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Nanoscale gymnastics: Dynamics of protein-DNA complexes with high speed AFM



By: Yuri L Lyubchenko
Professor of Pharmaceutical Sciences
From: University of Nebraska Medical Center
When: Wednesday, March 22, 2017
4:00 PM - 5:00 PM
Where: Dell Butcher Hall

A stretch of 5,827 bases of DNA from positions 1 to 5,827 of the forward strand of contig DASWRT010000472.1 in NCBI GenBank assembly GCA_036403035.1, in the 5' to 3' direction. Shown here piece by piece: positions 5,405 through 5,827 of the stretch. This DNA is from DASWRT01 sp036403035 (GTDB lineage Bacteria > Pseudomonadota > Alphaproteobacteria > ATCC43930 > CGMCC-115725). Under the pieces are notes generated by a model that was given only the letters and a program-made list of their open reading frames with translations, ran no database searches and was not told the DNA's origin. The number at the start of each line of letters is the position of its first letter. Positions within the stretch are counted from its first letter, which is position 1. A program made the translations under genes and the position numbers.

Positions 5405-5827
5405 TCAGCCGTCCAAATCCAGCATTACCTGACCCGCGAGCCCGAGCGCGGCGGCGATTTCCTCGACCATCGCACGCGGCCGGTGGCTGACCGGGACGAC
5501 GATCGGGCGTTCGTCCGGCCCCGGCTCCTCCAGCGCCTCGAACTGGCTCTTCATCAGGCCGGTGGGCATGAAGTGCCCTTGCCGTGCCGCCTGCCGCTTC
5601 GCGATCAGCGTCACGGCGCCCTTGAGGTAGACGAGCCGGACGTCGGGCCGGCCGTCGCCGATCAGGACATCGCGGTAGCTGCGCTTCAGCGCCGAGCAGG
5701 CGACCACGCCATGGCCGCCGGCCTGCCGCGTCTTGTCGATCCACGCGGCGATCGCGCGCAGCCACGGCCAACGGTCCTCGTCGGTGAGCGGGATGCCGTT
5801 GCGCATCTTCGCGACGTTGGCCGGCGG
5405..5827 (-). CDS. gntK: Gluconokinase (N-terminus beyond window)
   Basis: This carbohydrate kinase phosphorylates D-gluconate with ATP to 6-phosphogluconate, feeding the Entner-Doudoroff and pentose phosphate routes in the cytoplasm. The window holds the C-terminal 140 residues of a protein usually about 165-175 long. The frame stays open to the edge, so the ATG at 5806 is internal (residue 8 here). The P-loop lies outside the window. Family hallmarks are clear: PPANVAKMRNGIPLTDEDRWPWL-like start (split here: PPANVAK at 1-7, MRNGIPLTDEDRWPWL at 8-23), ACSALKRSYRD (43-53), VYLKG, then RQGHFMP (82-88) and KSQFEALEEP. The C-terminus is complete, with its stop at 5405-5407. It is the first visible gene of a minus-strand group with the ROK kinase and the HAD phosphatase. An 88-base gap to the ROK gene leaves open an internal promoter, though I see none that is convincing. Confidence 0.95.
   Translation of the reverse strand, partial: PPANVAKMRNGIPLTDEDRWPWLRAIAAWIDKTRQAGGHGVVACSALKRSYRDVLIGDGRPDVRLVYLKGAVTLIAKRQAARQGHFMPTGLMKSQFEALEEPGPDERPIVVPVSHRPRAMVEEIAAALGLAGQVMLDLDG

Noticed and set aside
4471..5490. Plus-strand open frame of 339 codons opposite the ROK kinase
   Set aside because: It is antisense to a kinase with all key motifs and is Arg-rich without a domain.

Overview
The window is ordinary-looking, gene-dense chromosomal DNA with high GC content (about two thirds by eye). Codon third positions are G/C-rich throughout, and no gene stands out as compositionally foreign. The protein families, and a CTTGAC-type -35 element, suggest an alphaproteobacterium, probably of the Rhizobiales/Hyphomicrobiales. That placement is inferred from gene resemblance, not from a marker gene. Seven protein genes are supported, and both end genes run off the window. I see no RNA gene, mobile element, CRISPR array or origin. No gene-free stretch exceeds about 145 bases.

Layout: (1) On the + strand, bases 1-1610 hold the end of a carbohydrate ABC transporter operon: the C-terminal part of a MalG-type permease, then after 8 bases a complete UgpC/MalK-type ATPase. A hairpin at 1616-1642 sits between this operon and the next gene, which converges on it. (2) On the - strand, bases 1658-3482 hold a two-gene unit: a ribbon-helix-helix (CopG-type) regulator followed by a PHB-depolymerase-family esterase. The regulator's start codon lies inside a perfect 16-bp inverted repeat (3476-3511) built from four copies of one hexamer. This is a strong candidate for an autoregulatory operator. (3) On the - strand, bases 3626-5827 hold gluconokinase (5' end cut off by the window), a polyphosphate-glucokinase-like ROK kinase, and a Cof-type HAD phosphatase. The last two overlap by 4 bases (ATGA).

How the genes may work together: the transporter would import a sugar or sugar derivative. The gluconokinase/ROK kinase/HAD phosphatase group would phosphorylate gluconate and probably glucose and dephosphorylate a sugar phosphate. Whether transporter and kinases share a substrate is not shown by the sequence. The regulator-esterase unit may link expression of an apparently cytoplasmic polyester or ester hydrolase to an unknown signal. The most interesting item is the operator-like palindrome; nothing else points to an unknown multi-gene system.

Abstract: A low data acquisition rate of AFM is a serious deficiency if AFM is applied to imaging of the majority of biological processes. For example, the translocation of RNA polymerase along DNA occurs on the second time scale, therefore the observation on the minute time scale reveals only few percent of the events. The high-speed AFM (HS-AFM) instrument developed by T. Ando operates with the sub-second image acquisition speed 1. Key issues for high-speed AFM realized in the Ando design are as follows (1) small cantilevers with a resonant frequency above several hundred kHz and a small spring constant, (2) a high-speed scanner with a resonant frequency that matched the cantilever characteristics, (3) active damping techniques to suppress mechanical vibrations of the scanner, (4) fast feedback control and (5) gentle touch of the sample –the current HS-AFM instrument can capture images with the video rate without significant disturbance of weak biomolecular interactions 1 2. In this talk, I review results of HS-AFM applications to a number protein-DNA complexes. They included direct visualization of interaction with DNA SSB protein that binds to single-stranded segments of DNA only 3; visualization of dynamics of APOBEC3G protein in its interaction with the cognate site within DNA 4; discovery of spontaneous unwrapping of nucleosomes 2; observation of the long-range sliding of synaptosome along DNA5 and visualization and analysis of concerted cleavage by type IIF restriction enzyme SfiI 6. Prospects for the future applications of HS-AFM to biological systems will be discussed.